WandaVision can be seen to parallel many shows from the past, but its ties to one especially unsettling episode of The Twilight Zone may take viewers by surprise. In fact, surprise seems a key aim of the show, given the Disney+ series began as a somewhat confusing sitcom-esque show – which just happened to feature the somehow revived Vision – and slowly descended into chaos as it became clear what was going on behind the scenes.
Though it’s not been made explicitly clear what is happening in Westview, it is clear that the residents are being controlled to behave in cheesy sitcom-appropriate manners, and that Wanda is responsible for this to a worrying degree, even if she ultimately isn’t the mastermind behind it all. It appears Wanda has set up this universe in accordance with what she’d wanted from her life, explaining Vision suddenly being alive, the pair having twins that age up in the span of a few days, and explains why the town is so eerily quaint. However, based on the breakdowns of several of the town’s residents – from Herb cutting through a brick wall accidentally to an unnamed woman at the town’s edge weeping while she repetitively is forced to do the same inane tasks like a background character in a sitcom – it’s clear Westview’s residents are both aware of their situation, and horrified at it.
The whole scenario bears a striking resemblance to one of the most terrifying episodes of The Twilight Zone to ever air – that of season 1, episode 73, “It’s A Good Life”. The episode revolves around the town of Peaksville, which has been separated from the rest of the universe by the reality-warping powers of the six-year-old Anthony Fremont. Due to his abilities – and his habit of sending anyone who displeases him to a cornfield they cannot return from – the town lives in fear of Anthony, although find themselves unable to express this in order to avoid his wrath. In order to appease the child, Peaksville’s inhabitants pretend he is their hero, constantly praising him for doing things that realistically upset them. With this in mind, both WandaVision and The Twilight Zone show a surreal but decidedly uncomfortable setting wherein a seemingly wholesome town actually has the frightened residents pretending to be content with their lot to avoid facing punishment by the reality-warping individual who controls their lives. Worse yet, neither of these individuals fully appear to understand that what they are doing is wrong – as Wanda appears to consider any bad aspects of Westview a fair trade for giving those in it “happy” lives, and Anthony physically doesn’t understand that his actions are that of a pint-sized tyrant.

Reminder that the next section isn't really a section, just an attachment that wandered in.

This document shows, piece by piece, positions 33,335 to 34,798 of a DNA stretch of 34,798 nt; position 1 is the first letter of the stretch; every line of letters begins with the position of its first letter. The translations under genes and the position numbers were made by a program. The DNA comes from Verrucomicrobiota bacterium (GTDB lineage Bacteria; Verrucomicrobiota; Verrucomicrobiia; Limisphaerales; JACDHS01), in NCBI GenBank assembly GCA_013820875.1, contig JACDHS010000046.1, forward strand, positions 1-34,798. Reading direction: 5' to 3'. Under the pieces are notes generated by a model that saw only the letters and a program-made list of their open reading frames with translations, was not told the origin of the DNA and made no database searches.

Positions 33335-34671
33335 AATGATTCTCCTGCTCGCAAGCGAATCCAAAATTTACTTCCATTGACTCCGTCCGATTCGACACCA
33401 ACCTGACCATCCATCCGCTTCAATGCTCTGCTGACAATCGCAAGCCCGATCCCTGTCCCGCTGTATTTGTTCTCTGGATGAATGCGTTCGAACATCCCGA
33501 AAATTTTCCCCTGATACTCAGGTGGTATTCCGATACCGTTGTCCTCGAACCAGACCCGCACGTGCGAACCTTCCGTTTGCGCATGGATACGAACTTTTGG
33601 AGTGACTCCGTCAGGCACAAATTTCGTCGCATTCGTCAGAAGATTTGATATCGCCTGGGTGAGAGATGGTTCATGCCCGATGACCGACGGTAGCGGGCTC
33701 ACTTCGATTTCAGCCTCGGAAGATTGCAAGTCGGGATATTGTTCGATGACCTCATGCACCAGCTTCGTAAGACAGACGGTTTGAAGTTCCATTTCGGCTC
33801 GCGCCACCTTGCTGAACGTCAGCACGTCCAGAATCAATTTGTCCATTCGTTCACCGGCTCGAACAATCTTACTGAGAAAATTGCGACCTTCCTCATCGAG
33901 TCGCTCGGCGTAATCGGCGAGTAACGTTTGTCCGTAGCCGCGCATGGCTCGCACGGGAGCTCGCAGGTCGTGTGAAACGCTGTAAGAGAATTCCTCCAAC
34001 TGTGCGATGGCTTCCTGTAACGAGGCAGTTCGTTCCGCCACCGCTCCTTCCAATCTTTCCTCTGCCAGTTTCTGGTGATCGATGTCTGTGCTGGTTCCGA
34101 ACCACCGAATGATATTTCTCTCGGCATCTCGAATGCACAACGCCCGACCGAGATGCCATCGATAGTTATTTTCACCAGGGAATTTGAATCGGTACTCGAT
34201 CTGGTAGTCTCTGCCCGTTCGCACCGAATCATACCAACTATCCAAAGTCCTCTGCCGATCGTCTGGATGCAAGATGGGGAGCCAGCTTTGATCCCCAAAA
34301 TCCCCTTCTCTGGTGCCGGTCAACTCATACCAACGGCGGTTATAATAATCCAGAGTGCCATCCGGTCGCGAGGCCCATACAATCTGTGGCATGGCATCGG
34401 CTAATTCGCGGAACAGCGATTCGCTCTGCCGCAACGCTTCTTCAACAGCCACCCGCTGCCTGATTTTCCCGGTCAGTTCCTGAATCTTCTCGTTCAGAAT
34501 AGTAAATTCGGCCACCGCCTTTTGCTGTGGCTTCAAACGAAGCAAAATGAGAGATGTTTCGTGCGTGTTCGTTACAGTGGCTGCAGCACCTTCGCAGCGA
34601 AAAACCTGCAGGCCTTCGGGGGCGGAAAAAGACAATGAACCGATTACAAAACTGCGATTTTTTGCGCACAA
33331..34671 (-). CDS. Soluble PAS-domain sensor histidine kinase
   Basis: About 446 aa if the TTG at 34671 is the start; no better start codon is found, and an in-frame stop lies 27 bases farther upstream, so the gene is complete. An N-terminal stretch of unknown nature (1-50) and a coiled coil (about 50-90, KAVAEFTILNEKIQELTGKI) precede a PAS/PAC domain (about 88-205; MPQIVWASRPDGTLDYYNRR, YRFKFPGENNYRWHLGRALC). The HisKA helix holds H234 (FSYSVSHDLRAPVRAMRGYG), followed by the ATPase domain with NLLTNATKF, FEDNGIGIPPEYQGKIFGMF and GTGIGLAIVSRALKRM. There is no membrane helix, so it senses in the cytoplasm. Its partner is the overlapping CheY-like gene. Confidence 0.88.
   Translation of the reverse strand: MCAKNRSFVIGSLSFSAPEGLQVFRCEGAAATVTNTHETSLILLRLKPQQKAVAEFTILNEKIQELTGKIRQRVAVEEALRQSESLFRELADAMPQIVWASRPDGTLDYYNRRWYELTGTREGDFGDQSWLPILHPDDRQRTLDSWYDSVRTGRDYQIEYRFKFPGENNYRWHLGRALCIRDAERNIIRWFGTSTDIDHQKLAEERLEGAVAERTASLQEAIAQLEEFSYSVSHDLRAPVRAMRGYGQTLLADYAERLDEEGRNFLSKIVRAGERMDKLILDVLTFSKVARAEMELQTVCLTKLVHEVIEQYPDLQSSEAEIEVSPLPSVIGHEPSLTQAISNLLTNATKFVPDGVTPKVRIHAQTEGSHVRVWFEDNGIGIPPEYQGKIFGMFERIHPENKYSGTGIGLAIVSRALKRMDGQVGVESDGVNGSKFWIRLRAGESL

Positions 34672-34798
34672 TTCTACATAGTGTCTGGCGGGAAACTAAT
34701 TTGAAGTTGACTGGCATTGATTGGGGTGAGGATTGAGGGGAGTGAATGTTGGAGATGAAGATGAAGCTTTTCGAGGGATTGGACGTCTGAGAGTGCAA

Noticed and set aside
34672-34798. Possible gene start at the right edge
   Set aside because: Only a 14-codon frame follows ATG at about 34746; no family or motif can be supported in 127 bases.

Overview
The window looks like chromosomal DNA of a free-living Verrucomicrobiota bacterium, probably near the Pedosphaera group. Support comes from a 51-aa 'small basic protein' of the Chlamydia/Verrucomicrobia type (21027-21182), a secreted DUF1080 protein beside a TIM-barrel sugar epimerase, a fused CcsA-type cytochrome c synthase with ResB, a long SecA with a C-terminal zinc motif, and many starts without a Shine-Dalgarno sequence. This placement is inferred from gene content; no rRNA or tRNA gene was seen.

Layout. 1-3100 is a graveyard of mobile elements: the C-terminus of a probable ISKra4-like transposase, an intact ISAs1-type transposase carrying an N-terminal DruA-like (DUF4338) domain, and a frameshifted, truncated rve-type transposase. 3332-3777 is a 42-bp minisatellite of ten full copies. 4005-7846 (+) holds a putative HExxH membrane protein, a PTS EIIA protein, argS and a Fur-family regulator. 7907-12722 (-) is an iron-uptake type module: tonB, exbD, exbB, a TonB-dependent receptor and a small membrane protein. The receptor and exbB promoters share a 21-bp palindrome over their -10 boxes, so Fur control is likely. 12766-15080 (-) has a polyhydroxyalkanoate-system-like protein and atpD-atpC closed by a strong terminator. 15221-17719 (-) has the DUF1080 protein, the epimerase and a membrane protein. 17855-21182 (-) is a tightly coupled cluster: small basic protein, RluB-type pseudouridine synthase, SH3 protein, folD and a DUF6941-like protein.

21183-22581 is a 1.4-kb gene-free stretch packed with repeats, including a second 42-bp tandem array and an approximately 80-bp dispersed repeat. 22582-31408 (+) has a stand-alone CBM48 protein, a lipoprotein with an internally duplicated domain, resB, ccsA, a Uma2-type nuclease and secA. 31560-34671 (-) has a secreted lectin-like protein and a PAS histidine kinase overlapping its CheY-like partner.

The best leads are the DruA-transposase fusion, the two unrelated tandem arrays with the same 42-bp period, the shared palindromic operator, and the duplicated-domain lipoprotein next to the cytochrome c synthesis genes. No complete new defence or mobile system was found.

Admittedly, Wanda is somewhat better of a force to face than Fremont, as she merely ejects Monica from Westview back into the real world after she becomes displeased with her – whereas Anthony turns a man into a jack-in-the-box, which seems a significantly worse fate. However, WandaVision’s reality-warper isn’t morally superior to Anthony, because she knows far better than a child that forcing other people to bend to your whims and removing their control over themselves is diabolical behavior. This can be partially excused with the fact that the show makes it very clear Scarlet Witch is suffering through a lifetime’s worth of trauma during this time, but it doesn’t change the fact that she knows she’s not doing anything for the right reasons. She’s aware that Vision would never want something like this to take place, even if it was the only way to keep him alive, and thus her actions in regards to Westview’s residents are both tragic awful.
It’s unclear if WandaVision intentionally made itself similar to this episode of The Twilight Zone or not – but given its current track record for referencing and resembling other popular shows of the past, it’s either a wonderful homage or a happy accident. That said, hopefully the residents of Westview are at least allowed a happier ending than the doomed inhabitants of Peaksville, or WandaVision will be the MCU’s darkest work to date.